True federalism and the question of state police

Going by the amount of ink, paper, time and saliva already dissipated in the current debates on the desirability or otherwise of state police in Nigeria, it is more than clear that people are raising issues about the over-centralization of the institution of policing as well as the almighty figure of the federal republic of Nigeria.

The whole picture shows a powerful or an almighty centre at whose mercy good things of life can only filter to even the people at the local government councils. After all, if the centre determines how much goes to the state and local government authorities, the hopes of people would not be misplaced if they lay their trust about security on the power from the centre. The federal authority is so powerful that it can, at will, dictate what should be done or should not be done at the other two tiers of government. This raises the question of distinction between federalism and Unitarism.

In a federal system, power is shared among the three tiers of government. In planning such a federal state, the power of the country is divided under the Exclusive list, Concurrent list as well as the Residual list, with each of the arms knowing and observing its limitations, bounds and scope. If such a society is attained, the federal level would have been divested of much of the power that it holds in the contemporary Nigeria. Such powers would have been properly placed on the shoulders of states and some of them perhaps, on the shoulders of the local government authorities. In such a society, the presidency, the national assembly or the inspector general of police would not be the ones to send down rules and policies from a supposed far and high Mount Aso Rock.

From the looks of things, the Nigerian state, contrary to the spirit of true federalism, seems to be governed as a unitary state in which power is exercised under one direct authority from the centre. In a unitary political formation, initiation and execution of rules, laws and policies will come from the centre. Any other organ apart from the centre can only be seen to be implementing the decisions as directed from above.

The fact that the Nigerian federalism is being practiced in a unitary form may be partly explained by the fact of long history of military rule in the post independence history of Nigeria. The military arrangement could not tolerate any distribution of power among the constituent units. At this period of what scholars would call ‘militarized civil government’ in the post independence history of Nigeria, the civilians themselves could not imagine how the centre would leave some powers in the hands of the states and local government authorities, especially when such states and local government authorities might be in the hands of the opposition parties.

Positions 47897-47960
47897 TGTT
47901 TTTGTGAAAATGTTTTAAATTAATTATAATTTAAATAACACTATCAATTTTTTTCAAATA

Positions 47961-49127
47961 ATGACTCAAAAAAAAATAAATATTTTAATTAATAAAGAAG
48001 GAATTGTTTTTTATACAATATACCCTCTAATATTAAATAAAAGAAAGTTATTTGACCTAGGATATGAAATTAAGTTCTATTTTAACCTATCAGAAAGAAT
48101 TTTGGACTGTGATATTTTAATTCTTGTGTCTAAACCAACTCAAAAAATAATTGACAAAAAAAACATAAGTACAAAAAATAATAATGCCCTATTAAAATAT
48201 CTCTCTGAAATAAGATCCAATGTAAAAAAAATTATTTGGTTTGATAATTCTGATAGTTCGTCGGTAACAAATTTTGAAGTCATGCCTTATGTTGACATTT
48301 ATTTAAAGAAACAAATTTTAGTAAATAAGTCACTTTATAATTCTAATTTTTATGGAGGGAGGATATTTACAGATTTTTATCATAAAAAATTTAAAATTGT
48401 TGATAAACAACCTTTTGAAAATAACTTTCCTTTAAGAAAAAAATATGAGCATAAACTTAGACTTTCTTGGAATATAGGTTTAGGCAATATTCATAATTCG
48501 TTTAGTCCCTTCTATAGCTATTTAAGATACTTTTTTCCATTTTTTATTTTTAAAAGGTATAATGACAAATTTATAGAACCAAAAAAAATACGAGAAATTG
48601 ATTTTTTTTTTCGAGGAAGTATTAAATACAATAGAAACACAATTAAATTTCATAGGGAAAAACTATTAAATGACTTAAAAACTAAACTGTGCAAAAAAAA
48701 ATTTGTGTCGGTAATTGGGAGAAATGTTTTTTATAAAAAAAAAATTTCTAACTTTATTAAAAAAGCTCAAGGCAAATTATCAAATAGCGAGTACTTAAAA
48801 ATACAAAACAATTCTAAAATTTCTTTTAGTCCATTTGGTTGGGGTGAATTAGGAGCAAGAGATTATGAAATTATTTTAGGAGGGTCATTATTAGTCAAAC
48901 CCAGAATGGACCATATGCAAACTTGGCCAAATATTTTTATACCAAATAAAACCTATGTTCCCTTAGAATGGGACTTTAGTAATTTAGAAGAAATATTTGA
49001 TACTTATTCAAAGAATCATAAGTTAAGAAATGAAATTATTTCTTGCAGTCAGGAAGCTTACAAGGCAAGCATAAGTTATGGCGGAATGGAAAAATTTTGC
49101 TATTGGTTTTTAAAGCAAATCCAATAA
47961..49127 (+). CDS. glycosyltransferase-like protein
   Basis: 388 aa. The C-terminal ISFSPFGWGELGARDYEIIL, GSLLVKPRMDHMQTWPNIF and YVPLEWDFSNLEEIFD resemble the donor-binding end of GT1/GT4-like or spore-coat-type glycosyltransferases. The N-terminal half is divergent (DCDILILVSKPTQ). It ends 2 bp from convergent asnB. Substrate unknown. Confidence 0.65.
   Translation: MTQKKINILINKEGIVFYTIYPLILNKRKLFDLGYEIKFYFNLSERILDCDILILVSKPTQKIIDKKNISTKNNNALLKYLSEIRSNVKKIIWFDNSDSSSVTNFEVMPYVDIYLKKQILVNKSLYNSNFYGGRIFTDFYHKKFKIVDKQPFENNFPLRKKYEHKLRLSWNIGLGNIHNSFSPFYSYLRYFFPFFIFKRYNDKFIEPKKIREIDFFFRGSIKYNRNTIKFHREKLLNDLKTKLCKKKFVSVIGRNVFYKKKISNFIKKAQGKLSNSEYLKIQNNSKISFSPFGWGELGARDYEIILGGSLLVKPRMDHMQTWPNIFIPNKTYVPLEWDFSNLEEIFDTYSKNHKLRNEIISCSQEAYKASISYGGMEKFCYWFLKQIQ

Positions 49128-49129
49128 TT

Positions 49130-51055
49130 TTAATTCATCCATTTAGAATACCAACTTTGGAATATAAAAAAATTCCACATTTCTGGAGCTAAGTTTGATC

This brings us to the quest for state police in Nigeria. Those who oppose state police and opt for central police in Nigeria may have their points, but the fact remains that in a truly federal state, an executive governor of a state who is supposed to be the chief executive and the chief security or accounting officer of the state would be made to have control over the police command in his or her domain. He should not be subjected to the dictate of the inspector general, through the commissioner of police, in the maintenance of law and order in areas under his or her jurisdiction.

The argument that if given the privilege, the state governors would abuse the power against oppositions does not hold water. In the first instance, it should not be seen as a privilege. It is supposed to be part of the instrument of power guaranteed the governors through the federalist constitution. Concerning the objection based on possible abuse of power by the governors against the oppositions, there is no evidence that the federal government as epitomized by the president and the ruling party cannot equally abuse police power against oppositions. In actual fact, there is preponderance of examples that the federal government at different periods in the different regimes had demonstrated flagrant abuses of the power of police to subdue governors of states belonging to the oppositions.

While it may be true that the power to hold the country together against breakdown of law and order should ultimately reside in the kit of the president and Commander-in-Chief of the armed forces, it does not follow that the monitoring of the day to day security of component states should be the exclusive prerogative of the government at the centre. The failure of such attempts can be clearly seen in the various forms of crises that have been raising their ugly heads in different regions and states of the Nigerian federation. Many of such needless crises and crimes would have been carefully prevented and avoided by policemen that are indigenes of the different localities who have clear knowledge of their terrains of operation.

Credit –  Kehinde Salami  (Professor of Philosophy, Obafemi Awolowo University, Ile Ife)